Located 30 kilometers (18.64 miles) north of southern Mersin province’s Silifke district, the ancient city of Uzuncaburç will be restored to reflect its 2,300-year-old history within the framework of a specially prepared project.
The restoration and survey work will be conducted by a team led by Ümit Aydınoğlu, an associate professor from Mersin University's Archaeology Department, and affirmed by the Ministry of Culture and Tourism as part of its investment plans for 2021. The project, scheduled to start this year, will initially be centered around Uzuncaburç's historic theater. It is aimed at preserving the original state of the city and bringing in tourism.
The ancient city, one of the Hellenistic places that has survived in Turkey, attracts history enthusiasts year-round with its colonnaded street, temples, monumental fountains and theater, all of which are well preserved.
Uzuncaburç was the place of worship for the Olba Kingdom in the Hellenistic period. Once there, visitors are greeted with the 7-meter-high Ceremonial Gate followed by the city's historical fountain. Further, in a large courtyard, the Temple of Zeus is surrounded by 36 large columns. The city also has an ancient theater with a capacity of 3,000 people. The theater was built during the Roman Empire about 1,900 years ago.
The ancient city's Turkish era began when the Turks entered Anatolia in 1071 with the Battle of Manzikert, fought between the Byzantine and Seljuk Empires.
The city is called “Uzuncaburç,” meaning long bastion, due to the central structure that is its landmark.
Speaking about the restoration work to Anadolu Agency (AA), Mersin Governor Ali Ihsan Su said Uzuncaburç is one of the most important tourism destinations in Mersin.
Su explained the details about how the planning was conceptualized around the archaeological artifacts of the city, saying: “The projects for Uzuncaburç’s ancient theater, the Temenos Wall and the Hellenistic Tower have been prepared. Work will begin with the restoration of the ancient theater this year. There are 11 houses in the area, and they have been expropriated. After the restoration work, we will bring the houses into tourism. These will be designed according to the needs of the guests for such purposes as boutique hotels, cafes or exhibition houses.”
He added that an approximately 1-kilometer-long Roman road was unearthed during excavations in the region and continued: “We are preparing a very special destination project for Uzuncaburç. Those who come here will both visit the ancient city and enjoy the bungalows. At the same time, they will be able to trek along the Roman road and go down to the Narlıkuyu neighborhood. When the project is finished, we will hopefully have carried the touristic attraction of this place to a much better point. Our work continues fast. We will complete all the works as soon as possible and offer them to our guests.”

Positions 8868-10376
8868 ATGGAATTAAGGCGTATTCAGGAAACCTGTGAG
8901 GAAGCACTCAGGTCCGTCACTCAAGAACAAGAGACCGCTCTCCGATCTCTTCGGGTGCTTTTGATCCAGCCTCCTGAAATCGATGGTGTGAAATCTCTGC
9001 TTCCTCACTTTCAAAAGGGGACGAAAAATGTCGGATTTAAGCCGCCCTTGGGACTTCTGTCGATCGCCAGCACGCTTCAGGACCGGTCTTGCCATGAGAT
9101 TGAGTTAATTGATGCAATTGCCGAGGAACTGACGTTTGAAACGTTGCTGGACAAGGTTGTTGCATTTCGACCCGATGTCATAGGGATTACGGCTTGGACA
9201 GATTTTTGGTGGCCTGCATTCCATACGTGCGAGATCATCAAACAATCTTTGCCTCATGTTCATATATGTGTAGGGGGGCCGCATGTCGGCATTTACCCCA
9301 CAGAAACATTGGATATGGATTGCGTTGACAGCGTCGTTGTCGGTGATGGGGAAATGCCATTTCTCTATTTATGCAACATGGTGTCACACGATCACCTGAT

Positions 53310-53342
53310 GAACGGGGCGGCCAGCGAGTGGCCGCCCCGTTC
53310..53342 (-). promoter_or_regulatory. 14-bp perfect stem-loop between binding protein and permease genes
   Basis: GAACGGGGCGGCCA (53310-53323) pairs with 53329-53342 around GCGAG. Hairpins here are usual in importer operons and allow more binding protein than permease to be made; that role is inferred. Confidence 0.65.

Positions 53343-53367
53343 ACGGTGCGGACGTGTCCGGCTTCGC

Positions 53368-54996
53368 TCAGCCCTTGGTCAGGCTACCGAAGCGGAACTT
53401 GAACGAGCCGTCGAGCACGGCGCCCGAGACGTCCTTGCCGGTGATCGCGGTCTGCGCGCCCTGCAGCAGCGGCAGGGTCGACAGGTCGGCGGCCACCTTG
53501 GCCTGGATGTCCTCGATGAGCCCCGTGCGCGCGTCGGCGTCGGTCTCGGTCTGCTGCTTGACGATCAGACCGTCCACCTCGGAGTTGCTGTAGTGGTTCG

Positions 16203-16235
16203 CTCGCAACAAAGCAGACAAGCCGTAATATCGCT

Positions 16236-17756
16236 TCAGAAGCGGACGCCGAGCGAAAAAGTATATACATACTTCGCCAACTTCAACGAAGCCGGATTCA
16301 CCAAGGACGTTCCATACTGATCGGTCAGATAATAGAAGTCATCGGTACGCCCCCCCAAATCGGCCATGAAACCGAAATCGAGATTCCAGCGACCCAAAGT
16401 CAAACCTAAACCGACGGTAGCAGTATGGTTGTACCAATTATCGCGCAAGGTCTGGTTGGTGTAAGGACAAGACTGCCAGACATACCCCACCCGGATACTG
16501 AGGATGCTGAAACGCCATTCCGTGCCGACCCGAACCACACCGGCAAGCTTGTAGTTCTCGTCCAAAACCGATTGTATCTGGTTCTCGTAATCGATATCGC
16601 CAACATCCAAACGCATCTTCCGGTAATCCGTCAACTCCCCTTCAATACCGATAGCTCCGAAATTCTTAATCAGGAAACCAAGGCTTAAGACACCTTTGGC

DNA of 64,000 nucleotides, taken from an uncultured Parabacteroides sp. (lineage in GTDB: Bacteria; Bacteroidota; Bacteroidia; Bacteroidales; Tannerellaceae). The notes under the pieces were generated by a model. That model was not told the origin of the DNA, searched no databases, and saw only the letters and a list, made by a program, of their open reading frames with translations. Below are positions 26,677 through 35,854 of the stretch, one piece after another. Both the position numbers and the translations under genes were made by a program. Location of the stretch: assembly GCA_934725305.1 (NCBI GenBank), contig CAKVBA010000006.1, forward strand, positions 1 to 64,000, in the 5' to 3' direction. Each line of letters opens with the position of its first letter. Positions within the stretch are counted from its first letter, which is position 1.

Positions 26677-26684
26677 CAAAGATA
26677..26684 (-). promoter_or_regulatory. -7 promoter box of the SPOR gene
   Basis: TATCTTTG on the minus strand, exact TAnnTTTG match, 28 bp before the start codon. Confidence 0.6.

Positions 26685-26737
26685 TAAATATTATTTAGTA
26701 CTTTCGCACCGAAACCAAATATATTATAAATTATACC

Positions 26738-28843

Excavation head Ümit Aydınoğlu also emphasized that Uzuncaburç has sacred areas belonging to the ancient periods. “The Temple of Zeus in the ancient city is a very large structure attributed to the Greek deity called Zeus and served as the religious center of the entire region. With its surrounding wall called ‘Temenos,’ temple and monumental entrance gate, it is perhaps one of the largest structures of the Hellenistic period in the ancient world. Therefore, we can define Uzuncaburç as a religious center and the capital of the region.”
Aydınoğlu also pointed out that “Uzuncaburç was an ancient city that dominated its surroundings. Since it was the capital city, it had connections with the entire surrounding region. You can get here in many ways, which was also the case in the ancient period. Around it are rural settlements, castles and towers. All of these structures were built to protect the capital. As for agriculture, all the ancient farms in the region are located around the ancient city.”
Aydınoğlu is particularly excited about one part in particular, saying: “The ancient theater in Uzuncaburç is crucial to us. We have done archaeological excavations here in recent years. It is a very well-preserved ancient theater with a capacity of 3,000 people. The stage building is a two-story structure. The superstructure collapsed as a result of an earthquake, but we removed it from under the ground. The project for the restoration of this place was started and got through the committee. We are planning to start both restoration and reinforcement works this year with the support of the Ministry of Culture and Tourism.”
The excavation leader also stated that the architectural structure of the ancient city goes back 2,300 years to the third and second centuries B.C. and that research in the region is ongoing.
Confirming Uzuncaburç's timeline, Aydınoğlu noted: “The inscription on the wall surrounding the ancient city reads that Seleucus I Nicator, one of the generals under Alexander the Great, came here and repaired the roof of the Temple of Zeus. The inscription proves that this place was sacred at least in the third century B.C. This is very important to us.”
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